A violent culture is not the only one
Is our way of life invisibly violent?
Violence is this cultureís way. We have to face that,
despite the cultureís humane aspects. We share a culture with the U.S.ís
foes and their ways, even if armed-suicide is not our style. They have
challenged every President since Reagan.
A jet crashing into a building on purpose loaded with
petroleum is out of the ordinary and horrible, but we need to identify and
reject the dominant cultureís and governmentsí institutionalized
Since Reaganís inauguration, almost two million U.S.
citizens were needlessly killed by the car-oriented transportation system
in crashes and from toxic exhaust. Is this terrorist government-policy?
Road builders, car companies, airline/military corporations, and oil
companies usually get their way in our "democratic government,"
although AMTRAK has lost less
than a hundred people in accidents in its whole three-decade history.
We are in a trance as we deny daily death on the
highway. In both cases of hijacked jet or tumbling motor car, innocent
people are killed. Drivers of the U.S. and everywhere else speed by a
bloody crushed animal without knowing what kind it was. One million
animals per day are slaughtered on U.S. roads. Do we really abhor
violence? Most people in this country deny our violence in most forms,
whether in cancers assisted by industryís lobbying muscle, capital
punishment, or in our governmentís export of violence from its School of
the Americas in Ft. Benning, Georgia.
Petroleum-derived food cutoff = holocaust
Future violence against us all is being sowed on an
unprecedented scale: When petroleum runs out, in our lifetimes, the food
production/supply system will collapse, especially in the U.S.
The violence to come, as people eat even each other due
to starvation, is avoidable to the extent we can quickly wean ourselves
off petroleum-oriented agriculture and long-distance food shipping
dependency. Local food is the only sustainable answer. Too bad the
governments and multinational corporations donít agree or care.
As long as people use or justify violence, more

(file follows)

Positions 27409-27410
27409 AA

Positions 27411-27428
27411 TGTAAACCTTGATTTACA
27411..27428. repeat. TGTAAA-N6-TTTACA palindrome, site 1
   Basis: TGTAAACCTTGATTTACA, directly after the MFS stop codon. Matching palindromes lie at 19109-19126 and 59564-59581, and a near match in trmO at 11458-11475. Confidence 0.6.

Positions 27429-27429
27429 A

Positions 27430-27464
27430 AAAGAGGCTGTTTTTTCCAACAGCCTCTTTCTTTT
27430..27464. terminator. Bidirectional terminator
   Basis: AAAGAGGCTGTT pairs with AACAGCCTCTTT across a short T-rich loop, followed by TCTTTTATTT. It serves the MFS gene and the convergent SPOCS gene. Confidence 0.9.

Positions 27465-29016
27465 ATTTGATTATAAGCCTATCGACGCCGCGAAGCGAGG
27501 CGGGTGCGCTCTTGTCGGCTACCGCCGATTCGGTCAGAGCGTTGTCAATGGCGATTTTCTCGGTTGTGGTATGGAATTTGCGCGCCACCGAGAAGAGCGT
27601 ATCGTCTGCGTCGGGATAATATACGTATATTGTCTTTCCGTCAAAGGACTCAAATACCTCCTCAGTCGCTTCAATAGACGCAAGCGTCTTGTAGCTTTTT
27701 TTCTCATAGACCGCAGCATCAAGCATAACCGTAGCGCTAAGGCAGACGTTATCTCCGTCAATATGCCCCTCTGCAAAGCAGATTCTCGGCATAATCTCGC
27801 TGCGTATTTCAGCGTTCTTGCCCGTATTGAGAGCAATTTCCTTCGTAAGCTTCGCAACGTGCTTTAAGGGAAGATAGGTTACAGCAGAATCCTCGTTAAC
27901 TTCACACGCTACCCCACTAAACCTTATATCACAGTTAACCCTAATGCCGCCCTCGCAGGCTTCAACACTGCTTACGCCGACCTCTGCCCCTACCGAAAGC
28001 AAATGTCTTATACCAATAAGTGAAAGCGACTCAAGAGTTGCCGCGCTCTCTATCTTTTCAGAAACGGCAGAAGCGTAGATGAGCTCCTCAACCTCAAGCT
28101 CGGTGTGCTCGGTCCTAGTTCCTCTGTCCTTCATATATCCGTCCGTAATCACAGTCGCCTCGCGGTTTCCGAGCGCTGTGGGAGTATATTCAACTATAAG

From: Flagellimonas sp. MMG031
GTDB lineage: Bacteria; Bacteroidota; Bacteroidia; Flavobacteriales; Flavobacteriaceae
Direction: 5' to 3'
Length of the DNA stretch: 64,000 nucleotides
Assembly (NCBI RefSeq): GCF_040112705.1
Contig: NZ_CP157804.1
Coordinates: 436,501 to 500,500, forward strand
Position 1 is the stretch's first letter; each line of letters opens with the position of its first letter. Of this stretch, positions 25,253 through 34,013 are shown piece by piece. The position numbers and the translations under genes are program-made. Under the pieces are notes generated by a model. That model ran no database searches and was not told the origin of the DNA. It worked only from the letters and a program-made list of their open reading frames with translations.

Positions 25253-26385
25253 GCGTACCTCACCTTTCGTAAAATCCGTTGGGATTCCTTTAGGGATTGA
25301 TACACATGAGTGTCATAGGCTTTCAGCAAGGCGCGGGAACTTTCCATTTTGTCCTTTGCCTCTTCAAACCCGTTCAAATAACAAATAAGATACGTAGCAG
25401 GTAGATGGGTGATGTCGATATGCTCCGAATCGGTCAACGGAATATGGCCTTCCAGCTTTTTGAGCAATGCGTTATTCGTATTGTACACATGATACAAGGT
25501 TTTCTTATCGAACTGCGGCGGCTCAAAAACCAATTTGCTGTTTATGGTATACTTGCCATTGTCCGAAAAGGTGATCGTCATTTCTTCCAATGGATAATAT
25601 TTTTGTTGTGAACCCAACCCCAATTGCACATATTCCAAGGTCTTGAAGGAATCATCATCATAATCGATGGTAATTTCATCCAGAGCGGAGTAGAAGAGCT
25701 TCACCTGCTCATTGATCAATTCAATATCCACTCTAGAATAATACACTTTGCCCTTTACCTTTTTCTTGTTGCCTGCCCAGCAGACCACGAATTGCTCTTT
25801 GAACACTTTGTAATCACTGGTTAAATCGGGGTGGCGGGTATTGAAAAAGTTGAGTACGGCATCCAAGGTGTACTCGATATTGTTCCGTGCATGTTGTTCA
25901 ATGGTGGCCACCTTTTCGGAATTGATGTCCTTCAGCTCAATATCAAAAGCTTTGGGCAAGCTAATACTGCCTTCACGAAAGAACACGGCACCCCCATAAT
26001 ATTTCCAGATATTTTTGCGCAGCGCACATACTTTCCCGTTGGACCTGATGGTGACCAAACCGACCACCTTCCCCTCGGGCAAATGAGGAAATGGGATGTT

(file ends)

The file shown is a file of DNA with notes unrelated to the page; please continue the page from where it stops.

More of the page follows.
violence is inevitable. The hijacked jetsí destruction wreaked upon the
World Trade Center and the Pentagon on Sept. 11 is part of a cycle the
U.S. generates, not only in its foreign policy but in domestic cultural
The U.S. suffered its biggest attack ever on its
financial establishment and government. The enemy would say civilians
killed were "collateral damage," as we refer to over 1.5 million
civilians killed by U.S. and allied bombs and sanctions in Iraq in the
past eleven years. The Sept. 11 attack guaranteed an uncreative response
led by our monumental military establishment, and there is more to come
because of the myopic view that so many U.S. citizens have over
state-sponsored violence. Political violence is this cultureís trap, but
some of us are trying to help us out of it.
Cultural bias of the blind
"We are the good guys." But
who are we? Are we still a nation, or do multinational corporations run
the industrialized world? The nation state may be obsolete, but
politically the U.S. government has enemies abroad as nations. Within a
nation, other nations are commonly referred to as dictatorial, violent, or
corrupt. Within every nation, however, the same standard of critical
observation is never employed about itself. This is accomplished through
overt censorship or a slick Madison Avenue-style avoidance of issues that
thwarts any admission of ongoing fault or failure.
U.S. citizens, who call themselves Americans despite
over a dozen other nationsí usage of the same name, have little idea of
how their nation is perceived by the rest of the world. Many educated
Americans of the U.S. do know the foreign policy history of their country,
but the truth is suppressed or glossed over:
The USA is the worldís top arms trafficker. U.S.